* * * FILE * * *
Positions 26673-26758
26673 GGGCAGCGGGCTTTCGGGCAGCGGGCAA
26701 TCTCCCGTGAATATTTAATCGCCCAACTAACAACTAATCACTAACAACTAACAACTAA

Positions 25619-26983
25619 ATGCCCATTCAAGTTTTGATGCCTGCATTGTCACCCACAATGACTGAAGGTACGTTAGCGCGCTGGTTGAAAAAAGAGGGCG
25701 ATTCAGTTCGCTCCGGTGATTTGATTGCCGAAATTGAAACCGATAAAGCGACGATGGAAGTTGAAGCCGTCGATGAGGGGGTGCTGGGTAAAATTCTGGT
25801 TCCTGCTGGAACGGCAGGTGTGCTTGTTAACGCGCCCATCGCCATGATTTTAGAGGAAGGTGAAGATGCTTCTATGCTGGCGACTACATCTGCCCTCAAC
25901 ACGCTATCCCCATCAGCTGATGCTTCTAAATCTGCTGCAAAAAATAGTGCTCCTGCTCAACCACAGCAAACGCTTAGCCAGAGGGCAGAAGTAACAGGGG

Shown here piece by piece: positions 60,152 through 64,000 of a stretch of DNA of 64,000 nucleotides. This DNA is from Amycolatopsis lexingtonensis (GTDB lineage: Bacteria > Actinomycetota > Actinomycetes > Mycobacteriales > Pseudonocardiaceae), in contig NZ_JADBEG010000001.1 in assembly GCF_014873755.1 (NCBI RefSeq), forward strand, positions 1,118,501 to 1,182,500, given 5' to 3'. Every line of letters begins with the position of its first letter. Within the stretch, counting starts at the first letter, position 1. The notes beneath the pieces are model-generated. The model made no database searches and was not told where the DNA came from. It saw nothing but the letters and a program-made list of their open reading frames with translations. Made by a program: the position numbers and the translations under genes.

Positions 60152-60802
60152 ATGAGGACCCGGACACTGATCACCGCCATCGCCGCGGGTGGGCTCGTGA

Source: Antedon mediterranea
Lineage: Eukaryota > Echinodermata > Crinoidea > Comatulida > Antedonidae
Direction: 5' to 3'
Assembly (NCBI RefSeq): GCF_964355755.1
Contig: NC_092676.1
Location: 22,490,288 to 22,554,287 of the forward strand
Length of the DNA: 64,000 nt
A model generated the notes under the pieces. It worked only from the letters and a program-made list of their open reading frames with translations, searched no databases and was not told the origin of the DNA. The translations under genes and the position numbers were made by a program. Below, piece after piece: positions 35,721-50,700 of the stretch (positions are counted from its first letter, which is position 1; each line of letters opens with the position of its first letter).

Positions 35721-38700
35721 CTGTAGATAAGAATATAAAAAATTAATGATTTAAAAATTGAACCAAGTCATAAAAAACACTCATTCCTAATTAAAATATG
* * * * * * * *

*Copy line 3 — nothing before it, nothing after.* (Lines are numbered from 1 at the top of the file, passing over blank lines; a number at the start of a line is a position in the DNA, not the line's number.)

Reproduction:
26701 TCTCCCGTGAATATTTAATCGCCCAACTAACAACTAATCACTAACAACTAACAACTAA